Acetyl-CoA carboxylase 2-:- mutant mice are protected against fatty liver under high-fat, high-carb

Fatty acid synthesis is markedly increased under

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fatty acid synthesis is markedly increased under these pathological conditions as a result of the activation of transcrip- tion factors, such as sterol regulatory element-binding protein 1 (SREBP-1) and peroxisome proliferator-activated receptor (PPAR- ), in lipogenic tissues (11). As we have shown previously, Acc2 / mutant mice are pro- tected against obesity and type 2 diabetes as induced by an HFHC diet (12). We subsequently showed that because of con- tinuous fatty acid oxidation, Acc2 / mutant mice fed an HF diet were protected against fat-induced peripheral and hepatic insulin resistance (13). The improvement in insulin-stimulated glucose metabolism resulted in part from enhanced insulin sig- naling in the liver, as evidenced by a significant increase in insu- lin-induced repression of hepatic glucose production (13). Herein, we report our findings from a study of the effects of a chronic ACC2 deletion on liver lipogenesis in Acc2 / mutant mice under different dietary conditions. EXPERIMENTAL PROCEDURES Animals and Dietary Conditions —Male Acc2 / mutant and wild-type mice (Sv/129) were housed under controlled environmental conditions (12-h light/dark cycle; 25 °C temper- ature) in the Animal Care Center at Baylor College of Medicine. Animal experiments were conducted in accordance with the NIH guidelines (32). Five mice, either all Acc2 / mutants or all wild-type, were housed per cage and had free access to stan- dard laboratory chow (Purina Mills, Richmond, IN). To study the effects of an HFHC diet (59% of calories derived from fat and 24% from carbohydrates; Bioserv, Frenchtown, NJ), 3–4- month-old Acc2 / mutant mice were fed this diet for 2 months. To create lipogenic conditions, wild-type and Acc2 / mutant mice between 4 and 5 months of age underwent a 48-h fast and were subsequently fed an FFHC diet for 48 h. Under fasting conditions, food was removed for 48 h, and the mice had access to water only. Measurement of Blood Constituents —Whole blood was with- drawn from the tails of the Acc2 / mutant and wild-type mice after a brief fasting period of 4–5 h, and the serum constituents were determined as described previously (7, 12). Serum levels of glucose, TGs, total cholesterol, high-density lipoprotein cho- lesterol, low-density lipoprotein cholesterol, and very low-den- sity lipoprotein cholesterol were measured by technicians in the Comparative Pathology Laboratory at Baylor College of Medicine. Serum nonesterified fatty acids (NEFAs) were mea- sured by using a NEFA C kit (Wako Chemicals, Richmond, VA). Liver Analyses —All mice were sacrificed after completing their respective dietary regimens, and the livers and epididymal fat pads of the individual animals were weighed. All the livers were surgically sectioned. For each liver, some of the sections were stained with Oil Red O to visualize the TGs as previously described (8); the remaining sections were frozen in liquid nitrogen and kept at 80 °C for further analysis. The tissue concentrations of TGs and cholesterol were measured by using a Cholesterol E Kit (Wako Chemicals) and an Infinity Triglyc-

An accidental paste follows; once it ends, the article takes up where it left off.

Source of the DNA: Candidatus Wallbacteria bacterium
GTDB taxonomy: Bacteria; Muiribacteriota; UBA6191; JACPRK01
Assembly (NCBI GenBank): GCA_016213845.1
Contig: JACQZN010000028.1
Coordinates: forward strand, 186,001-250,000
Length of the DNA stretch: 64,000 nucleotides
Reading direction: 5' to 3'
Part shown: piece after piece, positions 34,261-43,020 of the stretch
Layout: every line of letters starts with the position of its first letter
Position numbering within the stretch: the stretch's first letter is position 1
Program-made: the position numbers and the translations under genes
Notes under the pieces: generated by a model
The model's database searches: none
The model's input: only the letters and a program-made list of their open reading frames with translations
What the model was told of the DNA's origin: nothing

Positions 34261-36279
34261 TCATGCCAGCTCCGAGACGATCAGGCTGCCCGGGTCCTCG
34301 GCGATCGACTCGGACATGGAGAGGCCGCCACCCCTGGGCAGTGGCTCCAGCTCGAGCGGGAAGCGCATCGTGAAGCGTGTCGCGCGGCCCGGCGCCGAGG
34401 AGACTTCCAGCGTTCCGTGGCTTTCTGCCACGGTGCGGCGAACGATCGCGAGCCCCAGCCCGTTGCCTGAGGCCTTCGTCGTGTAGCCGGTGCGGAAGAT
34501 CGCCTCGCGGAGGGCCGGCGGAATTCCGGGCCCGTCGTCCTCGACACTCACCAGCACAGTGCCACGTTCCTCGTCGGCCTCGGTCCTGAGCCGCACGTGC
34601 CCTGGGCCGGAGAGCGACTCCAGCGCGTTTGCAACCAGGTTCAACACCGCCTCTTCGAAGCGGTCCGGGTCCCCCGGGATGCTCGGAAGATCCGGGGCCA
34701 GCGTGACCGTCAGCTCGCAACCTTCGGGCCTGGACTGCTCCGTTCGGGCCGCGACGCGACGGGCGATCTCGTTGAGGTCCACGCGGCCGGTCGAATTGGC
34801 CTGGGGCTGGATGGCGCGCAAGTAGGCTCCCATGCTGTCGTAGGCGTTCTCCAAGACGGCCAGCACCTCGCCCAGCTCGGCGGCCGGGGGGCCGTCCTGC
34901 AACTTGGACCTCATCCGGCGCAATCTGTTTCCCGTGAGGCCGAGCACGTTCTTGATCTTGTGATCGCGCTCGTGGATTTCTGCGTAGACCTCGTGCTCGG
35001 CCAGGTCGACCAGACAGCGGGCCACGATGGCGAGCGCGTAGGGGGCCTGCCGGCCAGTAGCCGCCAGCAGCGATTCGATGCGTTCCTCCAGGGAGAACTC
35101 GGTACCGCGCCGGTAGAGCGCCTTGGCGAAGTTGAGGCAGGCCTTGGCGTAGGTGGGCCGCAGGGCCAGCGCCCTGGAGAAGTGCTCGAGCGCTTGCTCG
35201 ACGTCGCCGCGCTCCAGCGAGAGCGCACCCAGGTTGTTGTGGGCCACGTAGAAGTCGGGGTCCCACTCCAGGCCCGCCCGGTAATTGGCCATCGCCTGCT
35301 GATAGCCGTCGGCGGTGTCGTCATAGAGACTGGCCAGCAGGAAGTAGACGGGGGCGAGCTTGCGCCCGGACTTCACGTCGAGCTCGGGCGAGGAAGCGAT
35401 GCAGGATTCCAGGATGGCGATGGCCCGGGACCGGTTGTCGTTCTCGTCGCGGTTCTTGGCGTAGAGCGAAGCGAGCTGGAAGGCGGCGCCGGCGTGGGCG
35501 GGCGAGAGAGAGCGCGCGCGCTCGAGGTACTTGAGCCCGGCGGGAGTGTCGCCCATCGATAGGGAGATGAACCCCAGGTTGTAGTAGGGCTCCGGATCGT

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  • Winter '19
  • Robert S Kiss
  • The American, Fatty acid metabolism

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